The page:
On Monday (19 November), the Security Council will hold its monthly meeting on the Middle East (Israel/Palestine). Special Coordinator for the Middle East Peace Process Nickolay Mladenov will most likely provide the briefing (via video teleconference from Jerusalem), which will be followed by statements from Council members.
Monday’s meeting takes place less than a week after a new round of violence between Israel and Hamas heightened the risk of a return to war in the Gaza Strip for the first time since 2014. The latest escalation followed several weeks during which Israel had eased restrictions on fuel entering Gaza, and two Friday protests in Gaza during which Hamas had urged protestors to stay away from the border fence separating the area from Israel. On 10 November, during what several sources have said was a failed Israeli intelligence operation in Gaza, an exchange of fire between Israeli soldiers and Hamas fighters led to the deaths of one Israeli soldier and seven members of Hamas. Over the next three days, Hamas fired approximately 460 rockets into Israel, and Israel responded with airstrikes against what the Israel Defense Forces have called “Hamas and Palestinian Islamic terror targets throughout Gaza”. One person in Israel and seven people in Gaza died in the exchange of fire. On 13 November, a ceasefire was reached between Israel and Palestinians in Gaza with mediation support from Egypt, Norway, Switzerland and the UN.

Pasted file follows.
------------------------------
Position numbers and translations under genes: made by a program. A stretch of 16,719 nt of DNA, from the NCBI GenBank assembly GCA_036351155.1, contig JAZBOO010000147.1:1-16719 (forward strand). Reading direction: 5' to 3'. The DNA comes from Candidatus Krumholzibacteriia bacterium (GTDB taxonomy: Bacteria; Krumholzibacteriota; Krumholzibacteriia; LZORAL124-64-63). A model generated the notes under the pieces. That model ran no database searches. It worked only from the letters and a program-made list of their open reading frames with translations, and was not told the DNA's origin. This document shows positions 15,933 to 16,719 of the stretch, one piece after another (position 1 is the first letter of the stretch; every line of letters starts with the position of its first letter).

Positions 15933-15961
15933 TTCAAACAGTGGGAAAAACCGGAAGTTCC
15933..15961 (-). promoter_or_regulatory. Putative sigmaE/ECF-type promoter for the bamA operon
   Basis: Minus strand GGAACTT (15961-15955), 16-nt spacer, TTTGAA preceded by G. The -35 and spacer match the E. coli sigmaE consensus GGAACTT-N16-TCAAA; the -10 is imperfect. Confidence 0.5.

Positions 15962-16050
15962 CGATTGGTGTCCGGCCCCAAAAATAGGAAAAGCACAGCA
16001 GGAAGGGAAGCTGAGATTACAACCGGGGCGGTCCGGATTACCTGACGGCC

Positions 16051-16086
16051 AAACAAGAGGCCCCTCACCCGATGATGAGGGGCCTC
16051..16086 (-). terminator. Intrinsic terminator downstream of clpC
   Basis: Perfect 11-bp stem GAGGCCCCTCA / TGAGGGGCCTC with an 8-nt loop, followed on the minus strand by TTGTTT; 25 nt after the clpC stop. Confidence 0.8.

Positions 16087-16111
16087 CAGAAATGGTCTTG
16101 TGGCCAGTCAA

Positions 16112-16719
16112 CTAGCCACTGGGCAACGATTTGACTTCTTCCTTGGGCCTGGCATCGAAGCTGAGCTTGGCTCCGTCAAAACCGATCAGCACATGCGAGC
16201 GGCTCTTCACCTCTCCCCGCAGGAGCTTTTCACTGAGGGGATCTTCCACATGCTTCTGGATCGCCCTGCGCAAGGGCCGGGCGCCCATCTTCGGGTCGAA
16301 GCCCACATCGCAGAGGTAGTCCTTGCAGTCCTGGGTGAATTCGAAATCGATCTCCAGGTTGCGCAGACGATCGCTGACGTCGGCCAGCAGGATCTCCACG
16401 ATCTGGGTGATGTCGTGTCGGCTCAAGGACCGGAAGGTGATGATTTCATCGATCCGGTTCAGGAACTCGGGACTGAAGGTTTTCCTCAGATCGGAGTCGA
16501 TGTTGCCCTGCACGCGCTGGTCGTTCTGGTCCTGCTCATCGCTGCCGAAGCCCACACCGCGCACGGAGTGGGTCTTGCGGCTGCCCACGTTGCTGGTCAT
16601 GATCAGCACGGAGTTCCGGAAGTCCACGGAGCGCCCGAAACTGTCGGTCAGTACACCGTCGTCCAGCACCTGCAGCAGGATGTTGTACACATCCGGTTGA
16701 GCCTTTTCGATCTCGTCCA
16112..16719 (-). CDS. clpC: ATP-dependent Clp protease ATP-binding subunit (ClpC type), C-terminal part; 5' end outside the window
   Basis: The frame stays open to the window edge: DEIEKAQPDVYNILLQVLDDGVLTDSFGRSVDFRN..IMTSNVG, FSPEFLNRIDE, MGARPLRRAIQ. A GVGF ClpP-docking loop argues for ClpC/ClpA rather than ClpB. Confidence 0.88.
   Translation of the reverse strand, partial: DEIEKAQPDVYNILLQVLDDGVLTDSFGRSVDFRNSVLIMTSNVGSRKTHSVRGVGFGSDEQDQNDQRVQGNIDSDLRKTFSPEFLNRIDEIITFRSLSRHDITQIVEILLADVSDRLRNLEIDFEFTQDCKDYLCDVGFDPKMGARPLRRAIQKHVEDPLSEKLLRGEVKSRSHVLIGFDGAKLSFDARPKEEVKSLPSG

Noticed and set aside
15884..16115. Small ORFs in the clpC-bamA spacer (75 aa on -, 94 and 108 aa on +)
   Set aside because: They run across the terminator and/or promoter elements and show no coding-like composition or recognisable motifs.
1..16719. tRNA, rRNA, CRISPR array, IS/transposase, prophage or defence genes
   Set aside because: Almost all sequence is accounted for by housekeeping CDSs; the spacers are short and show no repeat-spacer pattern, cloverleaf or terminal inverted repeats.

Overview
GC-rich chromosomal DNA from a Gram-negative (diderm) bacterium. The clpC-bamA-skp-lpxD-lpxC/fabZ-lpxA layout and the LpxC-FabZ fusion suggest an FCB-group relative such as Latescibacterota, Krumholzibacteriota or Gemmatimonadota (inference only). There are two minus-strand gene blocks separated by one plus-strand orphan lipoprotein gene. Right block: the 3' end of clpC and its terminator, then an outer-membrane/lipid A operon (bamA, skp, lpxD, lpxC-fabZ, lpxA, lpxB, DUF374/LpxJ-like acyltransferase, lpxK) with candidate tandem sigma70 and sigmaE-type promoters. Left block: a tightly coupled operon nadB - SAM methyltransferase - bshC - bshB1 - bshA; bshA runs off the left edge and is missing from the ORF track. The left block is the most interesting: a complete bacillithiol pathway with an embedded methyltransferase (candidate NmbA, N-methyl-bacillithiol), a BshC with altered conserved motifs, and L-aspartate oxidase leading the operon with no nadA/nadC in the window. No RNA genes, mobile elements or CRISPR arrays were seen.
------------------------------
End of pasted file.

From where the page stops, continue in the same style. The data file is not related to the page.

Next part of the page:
At the request of Bolivia and Kuwait, Council members received a briefing on 13 November under “any other business” on the recent violence between the parties. Assistant Secretary-General for Political Affairs Miroslav Jenča briefed. He recounted the developments of the previous three days, culminating in the 13 November ceasefire. He further emphasised the need for the parties to maintain this ceasefire, spoke about the dire economic and humanitarian situation in Gaza, and reiterated the need to promote political dialogue between the parties based on a two-state solution.
During the meeting, Council members expressed full support for international efforts to restore calm and reiterated Jenča’s call for the ceasefire to be honoured. Some noted the need for the Council to reassess its efforts and engage more creatively on the Israel/Palestine file. In this context, one member suggested that the Council could undertake a visiting mission to the region, even if it were to include only a subset of the Council. Others expressed support for the idea. (In February 2011, then Russian Permanent Representative Vitaly Churkin proposed a Council visit to Israel and Palestine, as well Egypt, Syria and Lebanon. This proposal never came to fruition.)